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Union Says Environmental Issues at the Heart of Allens Ave Protest

Wednesday, March 06, 2013

 

Citing DEM violations they say put the Bay at risk, Providence unions members say they have concerns with how two local scrap-metal companies operate.

Less than two weeks after Providence longshoremen picketed on Allens Avenue to protest the hiring practices of Sims Metal (SMM) recycling yard, a group of union members were back at the site this week to express their “concerns” with the scrap-metal operations of Sims and neighboring company Rhode Island Recycled Metals, LLC (RIRM).

Michael F. Sabitoni, Business manager and Secretary/Treasurer of the Rhode Island Laborers District Council and Labors Local Union 271, said his members were protesting what he called the “bad perception on the industry” that the two companies were portraying due to a lack of “environmental protections” taking plan in and around the Allens Avenue area.

“Our companies are held to a higher standard obviously,” Sabitoni said of the non-union companies. “And these other companies have been allowed to open up shops in an area that doesn’t take into consideration environmental impact.”

Increasing Awareness

Sabitoni says his group is attempting to “bring awareness” of the environmental impacts the companies are having and his claim is not without merit.

According to the Department of Environmental Management (DEM), both Sims and RIRM were cited last year for failing to construct storm water controls to “properly manage and treat the storm water runoff associated with their business.”

“Failure to properly treat storm water runoff can cause adverse impacts to the aquatic environment and the species that live there,” DEM spokesperson Gail Mastrati explained. “The runoff from this type of business can contain heavy metals, oil and other petroleum byproducts, and sediment.”

Mastrati said the DEM issued a Notice of Violation (NOV) to RIRM on May 7 of last year for “water pollution violations,” and the company has “submitted plans to the DEM to construct storm water controls to address the violations alleged in the NOV.”

RIRM and the DEM reportedly met last week to discuss a schedule to complete the work to get the company “into compliance” and resolve the administrative penalty.

SMM, meanwhile, also received a NOV from the DEM on that May date of 2012 and was issued a permit two months later to get into compliance. The company has paid the full penalty of $25,000 for the violation and has “until June 2013 to complete all the required work in the permit.”

The violations, Sabitoni said, prove there are real concerns to be addressed at the work sites.

“I don’t think it’s any secret it’s not setting a positive light on the scrap metal industry in Rhode Island with these two companies operating up and down Allens Ave,” he said.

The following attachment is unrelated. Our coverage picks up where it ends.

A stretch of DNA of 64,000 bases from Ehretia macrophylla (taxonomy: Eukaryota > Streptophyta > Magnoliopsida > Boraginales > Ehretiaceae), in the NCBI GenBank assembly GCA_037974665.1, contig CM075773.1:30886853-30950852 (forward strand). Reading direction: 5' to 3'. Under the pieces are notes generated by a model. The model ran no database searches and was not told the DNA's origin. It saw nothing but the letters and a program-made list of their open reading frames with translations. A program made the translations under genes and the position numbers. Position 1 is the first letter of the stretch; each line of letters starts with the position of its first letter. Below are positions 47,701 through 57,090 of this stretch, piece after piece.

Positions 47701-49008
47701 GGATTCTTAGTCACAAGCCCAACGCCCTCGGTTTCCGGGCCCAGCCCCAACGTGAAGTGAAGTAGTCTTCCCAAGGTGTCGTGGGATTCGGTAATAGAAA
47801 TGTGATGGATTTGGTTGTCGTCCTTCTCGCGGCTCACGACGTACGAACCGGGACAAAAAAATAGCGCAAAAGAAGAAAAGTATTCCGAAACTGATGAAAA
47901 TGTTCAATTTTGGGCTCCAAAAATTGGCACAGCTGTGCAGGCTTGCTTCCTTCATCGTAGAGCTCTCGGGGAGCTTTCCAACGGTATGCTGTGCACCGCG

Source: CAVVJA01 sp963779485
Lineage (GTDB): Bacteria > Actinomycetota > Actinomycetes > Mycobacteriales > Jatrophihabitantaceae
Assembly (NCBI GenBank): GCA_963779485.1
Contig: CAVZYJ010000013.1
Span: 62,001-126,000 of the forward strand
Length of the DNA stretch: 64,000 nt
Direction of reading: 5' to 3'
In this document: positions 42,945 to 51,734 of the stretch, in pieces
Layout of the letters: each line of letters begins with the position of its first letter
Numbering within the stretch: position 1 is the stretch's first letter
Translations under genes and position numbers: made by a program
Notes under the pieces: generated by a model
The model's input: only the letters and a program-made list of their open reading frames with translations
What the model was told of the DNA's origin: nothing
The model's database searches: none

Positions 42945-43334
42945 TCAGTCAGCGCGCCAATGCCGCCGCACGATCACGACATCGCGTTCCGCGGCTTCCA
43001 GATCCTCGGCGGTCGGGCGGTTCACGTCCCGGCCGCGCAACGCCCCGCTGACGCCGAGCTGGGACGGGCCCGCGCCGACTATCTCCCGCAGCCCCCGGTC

The Real Issue at Hand?

According to a representative for SMM, the “environmental concerns” raised by the union are a smokescreen to the real issue at hand.

“Obviously, this union action is not about our environmental record, but is really about several local unions’ displeasure about jobs at this location being non-union,” said Sims spokesman Daniel Strechay. “At our more than 90 sites across the United States, we have many workers that have decided to work in a union-free environment just as we have workers who are represented by unions. We have had positive relationships with the 20 or so local unions that represent our employees in the unionized locations.

“Since bringing these jobs to Providence, we have met with the representatives of the unions involved and have told them what we tell organizers at every one of our facilities: We will let our employees choose for themselves. That’s their right.”

Strechay says that if Sabitoni and his union members truly believe Sims employees want to be represented by their union, they should “call for a secret ballot election.”

“This recent action is just another part of an on-going effort by these unions to coerce our company into handing over these good paying jobs to them even though our employees prefer to work in a union-free environment,” he said. “Our company provides a world-class level of safety, competitive wages and benefits, and good working conditions because it’s the right thing to do.”

Coming to the Table

Still, Strechay won’t elaborate on the concerns raised by Sabitoni and unions members over the environmental impact Sims is having on the area.

“We will not address the stormwater issue at this time other than to say that it will be settled to the complete satisfaction of the Rhode Island DEM,” he said. “We are on track for full compliance and will meet the June 2013 deadline. Today’s actions by the union have nothing to do with the environment and everything to do with its inability to unionize our workforce.”
Sabitoni says he and his union members have tried to no avail to discuss their concerns with Sims.

“We’ve tried to reach out through the company, through the mayor’s office,” he said. “We’ve tried to sit down and talk to the management at Simms but it’s just been on deaf ears so we feel that community awareness of what’s happening there now is our best approach to have them come to the table, recognize what a vibrant industry this is in Rhode Island, recognize the need to do things in an environmentally-correct way.”

“It’s just unfortunate the way it’s transpiring now,” he added. “We don’t want it to shed a bad light on an otherwise good paying industry that inside the Port of Providence has done well with all the environmental concerns and engineering controls in place. That’s how it should operate.”
 

 

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